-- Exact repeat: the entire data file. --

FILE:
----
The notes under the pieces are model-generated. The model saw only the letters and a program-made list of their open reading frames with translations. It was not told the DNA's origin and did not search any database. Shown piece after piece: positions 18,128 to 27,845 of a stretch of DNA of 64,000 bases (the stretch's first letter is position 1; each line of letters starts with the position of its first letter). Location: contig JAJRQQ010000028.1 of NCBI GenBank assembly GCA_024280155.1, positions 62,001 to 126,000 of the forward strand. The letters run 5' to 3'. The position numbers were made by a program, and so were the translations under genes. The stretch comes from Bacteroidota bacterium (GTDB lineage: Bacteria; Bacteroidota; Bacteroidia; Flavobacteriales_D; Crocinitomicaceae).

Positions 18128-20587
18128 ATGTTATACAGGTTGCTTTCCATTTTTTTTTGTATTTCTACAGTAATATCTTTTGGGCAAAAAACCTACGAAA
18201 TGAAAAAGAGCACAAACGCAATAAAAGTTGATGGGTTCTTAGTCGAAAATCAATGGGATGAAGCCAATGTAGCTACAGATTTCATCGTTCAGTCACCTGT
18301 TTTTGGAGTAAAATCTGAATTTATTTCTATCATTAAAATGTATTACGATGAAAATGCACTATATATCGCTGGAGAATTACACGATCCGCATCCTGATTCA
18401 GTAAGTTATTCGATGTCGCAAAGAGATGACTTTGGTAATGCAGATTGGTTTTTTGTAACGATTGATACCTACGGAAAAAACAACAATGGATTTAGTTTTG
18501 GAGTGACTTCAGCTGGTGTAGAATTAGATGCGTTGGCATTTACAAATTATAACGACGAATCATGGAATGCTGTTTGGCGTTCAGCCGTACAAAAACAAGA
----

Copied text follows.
The notes under the pieces are model-generated. The model saw only the letters and a program-made list of their open reading frames with translations. It was not told the DNA's origin and did not search any database. Shown piece after piece: positions 18,128 to 27,845 of a stretch of DNA of 64,000 bases (the stretch's first letter is position 1; each line of letters starts with the position of its first letter). Location: contig JAJRQQ010000028.1 of NCBI GenBank assembly GCA_024280155.1, positions 62,001 to 126,000 of the forward strand. The letters run 5' to 3'. The position numbers were made by a program, and so were the translations under genes. The stretch comes from Bacteroidota bacterium (GTDB lineage: Bacteria; Bacteroidota; Bacteroidia; Flavobacteriales_D; Crocinitomicaceae).

Positions 18128-20587
18128 ATGTTATACAGGTTGCTTTCCATTTTTTTTTGTATTTCTACAGTAATATCTTTTGGGCAAAAAACCTACGAAA
18201 TGAAAAAGAGCACAAACGCAATAAAAGTTGATGGGTTCTTAGTCGAAAATCAATGGGATGAAGCCAATGTAGCTACAGATTTCATCGTTCAGTCACCTGT
18301 TTTTGGAGTAAAATCTGAATTTATTTCTATCATTAAAATGTATTACGATGAAAATGCACTATATATCGCTGGAGAATTACACGATCCGCATCCTGATTCA
18401 GTAAGTTATTCGATGTCGCAAAGAGATGACTTTGGTAATGCAGATTGGTTTTTTGTAACGATTGATACCTACGGAAAAAACAACAATGGATTTAGTTTTG
18501 GAGTGACTTCAGCTGGTGTAGAATTAGATGCGTTGGCATTTACAAATTATAACGACGAATCATGGAATGCTGTTTGGCGTTCAGCCGTACAAAAACAAGA